Truth be told, of course, we will never know as it is impossible to say how the game would look if Twickenham had not forcibly axed every existing competition and "encouraged with extreme prejudice" (for want of a better term) most of the more active clubs (54 U15s and 57 U18s) to join their new leagues. In addition, RFUW never really said what the aim of the leagues was - at least not in any way that would reveal measurable targets. Even if we were to measure the number of active clubs or players, before and after, who is to say that things would have been any different otherwise? As it was the leagues ran, champions emerged, and so - on that basis - the competitions "worked".
And maybe it would be worth, at this stage, congratulating the various winners:
|Midlands South||Old Northamptonians||Lakenham Hewitt|
|North West||Vale of Lune||Tydlesley & Waterloo|
|South Coast||South Sussex||Ellingham & Ringwood|
|South East||London Irish||London Irish|
|South West North||Worcester||Worcester|
|South West South||Exeter Saracens||Tavistock|
|Thames Valley||Berks Baa Baas||Saracens|
However, the competitions were not without their problems. Of the 608 leagues games that were planned, 179 ended in "walk-overs" - nearly 30% - and another 77 games seem not to have taken place (ie. no scores were reported), so only just over half of all the planned fixtures were played and are included in the final league tables.
Some leagues did better than others, it has to be said - 90% of the games in South West South U18s were played, as were over 80% of the games in North West U15s and South West South U15s (a legacy of the successful South West leagues perhaps?). However, London Irish's South East U15 win was based on a league were barely one game in three was played, while Morwick lifted the North East U18 leagues on the basis of just three completed games (out of a planned 20).
This was only to be expected, not least because of the very early entry deadline RFUW adopted, which meant that many teams will have (and to my certain knowledge did) put in teams "just to be on the safe side", without having any idea what they player numbers would be like. And, truncated though Morwick and London Irish's season will have been (and having your fixture list wiped out by walk-over after walk-over cannot be fun), you can only beat what is in front of you. And its a pretty safe assumption, after this first year shake out, that there will be fewer entries next year by teams unable to play all of their games.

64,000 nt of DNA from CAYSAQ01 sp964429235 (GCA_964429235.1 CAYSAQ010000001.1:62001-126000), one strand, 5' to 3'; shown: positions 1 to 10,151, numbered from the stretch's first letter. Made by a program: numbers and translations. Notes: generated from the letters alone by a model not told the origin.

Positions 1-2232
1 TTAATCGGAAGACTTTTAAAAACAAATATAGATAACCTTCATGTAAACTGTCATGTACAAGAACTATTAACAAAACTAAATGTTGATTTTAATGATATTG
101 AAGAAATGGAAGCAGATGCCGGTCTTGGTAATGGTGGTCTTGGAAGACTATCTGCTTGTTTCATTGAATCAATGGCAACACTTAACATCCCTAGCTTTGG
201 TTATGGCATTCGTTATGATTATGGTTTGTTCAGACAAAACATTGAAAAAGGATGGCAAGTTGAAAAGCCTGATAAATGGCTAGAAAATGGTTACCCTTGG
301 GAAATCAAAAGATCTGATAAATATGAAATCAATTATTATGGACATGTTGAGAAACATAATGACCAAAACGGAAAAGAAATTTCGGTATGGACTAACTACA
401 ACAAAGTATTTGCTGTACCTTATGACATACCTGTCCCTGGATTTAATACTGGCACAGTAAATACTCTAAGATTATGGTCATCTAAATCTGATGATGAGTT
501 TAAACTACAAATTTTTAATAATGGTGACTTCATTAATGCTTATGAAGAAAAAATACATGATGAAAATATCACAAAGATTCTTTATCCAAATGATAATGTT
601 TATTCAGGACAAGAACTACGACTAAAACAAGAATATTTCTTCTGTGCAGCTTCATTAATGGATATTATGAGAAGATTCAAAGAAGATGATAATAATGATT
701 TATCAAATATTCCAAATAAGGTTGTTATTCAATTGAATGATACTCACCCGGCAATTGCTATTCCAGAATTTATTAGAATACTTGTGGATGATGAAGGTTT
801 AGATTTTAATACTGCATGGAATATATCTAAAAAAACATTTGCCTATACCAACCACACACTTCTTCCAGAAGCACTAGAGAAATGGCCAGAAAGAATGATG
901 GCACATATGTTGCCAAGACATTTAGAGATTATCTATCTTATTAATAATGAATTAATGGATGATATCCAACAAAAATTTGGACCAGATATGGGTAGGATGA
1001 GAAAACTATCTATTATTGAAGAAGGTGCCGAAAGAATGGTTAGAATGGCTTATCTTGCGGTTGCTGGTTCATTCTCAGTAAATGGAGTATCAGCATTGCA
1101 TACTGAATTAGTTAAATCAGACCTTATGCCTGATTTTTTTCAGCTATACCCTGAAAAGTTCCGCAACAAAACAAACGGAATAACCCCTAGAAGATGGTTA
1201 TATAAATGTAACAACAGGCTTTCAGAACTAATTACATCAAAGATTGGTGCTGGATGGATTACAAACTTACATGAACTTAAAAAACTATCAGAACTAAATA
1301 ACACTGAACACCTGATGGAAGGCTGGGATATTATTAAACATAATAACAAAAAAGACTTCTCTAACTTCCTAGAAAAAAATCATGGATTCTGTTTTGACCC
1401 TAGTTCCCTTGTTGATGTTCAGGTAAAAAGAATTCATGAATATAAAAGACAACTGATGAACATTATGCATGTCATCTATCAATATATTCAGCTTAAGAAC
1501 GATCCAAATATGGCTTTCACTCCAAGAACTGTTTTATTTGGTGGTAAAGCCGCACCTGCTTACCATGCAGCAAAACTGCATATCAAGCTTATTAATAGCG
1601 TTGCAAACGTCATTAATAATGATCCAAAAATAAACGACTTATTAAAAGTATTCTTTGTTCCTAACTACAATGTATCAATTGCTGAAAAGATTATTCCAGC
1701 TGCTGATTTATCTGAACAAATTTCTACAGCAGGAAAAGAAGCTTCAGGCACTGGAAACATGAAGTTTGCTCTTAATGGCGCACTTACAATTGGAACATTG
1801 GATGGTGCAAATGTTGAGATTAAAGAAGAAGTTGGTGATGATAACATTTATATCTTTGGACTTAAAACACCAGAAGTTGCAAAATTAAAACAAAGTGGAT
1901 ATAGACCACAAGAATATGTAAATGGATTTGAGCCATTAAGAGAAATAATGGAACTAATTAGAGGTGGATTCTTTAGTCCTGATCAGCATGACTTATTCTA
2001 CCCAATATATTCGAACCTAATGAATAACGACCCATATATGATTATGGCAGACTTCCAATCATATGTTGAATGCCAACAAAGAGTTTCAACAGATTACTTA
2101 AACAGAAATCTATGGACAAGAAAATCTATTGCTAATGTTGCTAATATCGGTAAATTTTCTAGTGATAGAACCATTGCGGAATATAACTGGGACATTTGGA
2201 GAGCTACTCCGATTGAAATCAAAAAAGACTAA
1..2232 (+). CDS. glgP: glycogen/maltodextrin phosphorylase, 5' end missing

Of rather more of a concern, however, has been how competitive these leagues have been. Or maybe haven't. Over half of all games - 58% of U15 matches and 51% of U18 games - were decided by margins of over 30 points (ie. a difference of at least four tries). Scores in the 70s and 80s were not unusual - indeed there were several wins by over 100 points. Midlands East U15s was the most extreme example, with Welwyn winning the league with an average victory margin of over 55 points per completed game, while Ashby finished bottom having lost every game by an average of near 56 points. But this was not in any way an isolated example of one-sided rugby.
Alnwick U15s cannot have learnt a great deal after being trashed by an average 58 points per game, but equally Ellingham and Ringwood U18s average victory margin of 52 points is unlikely to have developed that team very much. Aylestone St James ("Jimmies") U18s lost every fixture by an average of over 50, while Exeter Saracens strolled to wins by an average 45 points per game. And so on, and so on.
In 11 of the 18 leagues, clubs can be found winning or losing every game by what must be damagingly high scores. But that is what you get with leagues. Weaker clubs get thumped every week, but have no-where else to go, not least because better clubs - seeking silverware - are not going to go send their second XV if it could lose them the title (Paviours only won their U18 league thanks due to their recording more try bonuses than Welwyn - it does not pay to take your foot off the pedal).
There is no conclusive evidence that those sides being regularly thumped lost heart, though the number of walkover in some leagues increased slightly as the season went on and Exmouth U18s gave away their final two matches in South West South following (but, there is no evidence to suggest, due to) some heavy defeats.
Junior rugby is about learning the game, developing players - and teams - and keeping them playing. All of these should come before win-at-all-costs - but that is inevitable in the inflexibility of this sort of league rugby. Its a simple system to understand, it makes officials jobs easier (especially fixture secretaries), and a few teams get to make some good headlines in the local press - but is it good for the game as a whole? Does it allow players (and clubs) to learn the game? Who gains when a team wins by 109-0?